This Huge 8.3% Dividend Is Hiding In Plain Sight

| October 24, 2018 | 0 Comments

CEFsWith the recent panic, many people fear there’s just no good way to make good money in stocks anymore.

This is really short sighted!

And dead wrong.

But to make the most profits in a market like this, you simply must choke back your natural instinct to flee when stocks are a sea of red.

To see how being greedy when others are frightened pays off, let me show you a classic example: a fund that holds the very investments that set off the financial meltdown back in 2008. And you’ll probably be shocked to hear that I see them as a screaming buy today.

Talk about contrarian!

We’re going to tap these snubbed investments through an expertly run fund paying a whopping 8.3% cash dividend.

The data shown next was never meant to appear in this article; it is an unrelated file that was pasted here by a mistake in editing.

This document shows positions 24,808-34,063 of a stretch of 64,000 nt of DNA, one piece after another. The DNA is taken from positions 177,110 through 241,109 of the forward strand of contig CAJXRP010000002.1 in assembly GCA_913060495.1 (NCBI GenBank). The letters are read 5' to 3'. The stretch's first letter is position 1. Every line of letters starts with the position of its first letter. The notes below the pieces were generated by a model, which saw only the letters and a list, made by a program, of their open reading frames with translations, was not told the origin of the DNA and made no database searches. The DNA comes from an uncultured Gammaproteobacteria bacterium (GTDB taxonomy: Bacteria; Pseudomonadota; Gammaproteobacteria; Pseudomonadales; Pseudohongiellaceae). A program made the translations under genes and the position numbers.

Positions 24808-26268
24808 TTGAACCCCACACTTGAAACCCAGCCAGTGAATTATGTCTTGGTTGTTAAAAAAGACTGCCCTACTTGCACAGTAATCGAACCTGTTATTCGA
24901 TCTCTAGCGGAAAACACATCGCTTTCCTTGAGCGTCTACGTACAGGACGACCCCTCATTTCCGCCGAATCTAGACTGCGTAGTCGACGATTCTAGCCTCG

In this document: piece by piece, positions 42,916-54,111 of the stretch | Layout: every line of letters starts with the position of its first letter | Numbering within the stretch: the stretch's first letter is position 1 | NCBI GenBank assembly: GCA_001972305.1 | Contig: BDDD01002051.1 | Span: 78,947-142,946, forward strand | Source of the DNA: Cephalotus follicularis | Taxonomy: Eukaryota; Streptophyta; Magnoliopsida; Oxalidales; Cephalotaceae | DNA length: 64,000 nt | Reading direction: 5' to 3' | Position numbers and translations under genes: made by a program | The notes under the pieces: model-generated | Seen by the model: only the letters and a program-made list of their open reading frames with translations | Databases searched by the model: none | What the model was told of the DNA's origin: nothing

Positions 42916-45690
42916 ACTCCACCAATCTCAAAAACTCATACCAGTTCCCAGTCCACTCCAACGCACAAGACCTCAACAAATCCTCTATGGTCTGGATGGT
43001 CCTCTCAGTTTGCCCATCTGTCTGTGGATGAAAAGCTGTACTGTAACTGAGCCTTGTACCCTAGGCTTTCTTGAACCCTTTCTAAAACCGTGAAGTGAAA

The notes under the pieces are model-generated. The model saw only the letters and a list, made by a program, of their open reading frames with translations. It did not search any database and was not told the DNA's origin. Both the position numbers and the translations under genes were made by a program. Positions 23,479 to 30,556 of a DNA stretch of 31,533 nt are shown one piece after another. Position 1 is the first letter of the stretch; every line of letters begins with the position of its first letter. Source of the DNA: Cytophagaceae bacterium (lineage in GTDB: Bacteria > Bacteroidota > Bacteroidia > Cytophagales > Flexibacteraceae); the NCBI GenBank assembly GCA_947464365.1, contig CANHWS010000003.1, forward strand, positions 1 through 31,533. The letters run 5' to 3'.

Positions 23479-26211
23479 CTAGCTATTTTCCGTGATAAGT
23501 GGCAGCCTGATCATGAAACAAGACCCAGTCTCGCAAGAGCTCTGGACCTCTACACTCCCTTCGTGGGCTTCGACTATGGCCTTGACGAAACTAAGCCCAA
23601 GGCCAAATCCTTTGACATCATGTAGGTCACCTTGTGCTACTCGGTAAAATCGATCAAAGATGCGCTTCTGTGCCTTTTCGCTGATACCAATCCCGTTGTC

A Hated Buy for 8.3% Dividends and 183% Gains

That fund is the PIMCO Dynamic Income Fund (PDI), a closed-end fund (CEF) focusing on mortgage-backed securities.

Say what?

Let me explain each part.

A CEF is kind of like an ETF or a mutual fund in that it pools cash from investors and uses that cash to buy into a class of assets. Investors can buy or sell shares of the CEF through any retail brokerage, selling when the fund rises in value and buying when it’s lower.

The key difference is that the CEF doesn’t issue more shares to new investors once it goes through an IPO—hence it’s “closed.” This stops the fund from getting too big and straying from its mandate while also ensuring owners’ stake in the fund isn’t diluted.

Enter the Villain

PDI is a CEF that has specialized in mortgage-backed securities, or MBS’s, since its debut in 2012. If you’ve read or seen The Big Short, you might recognize the term: these are the derivatives that were mismanaged so badly that they caused the 2007–09 financial crisis.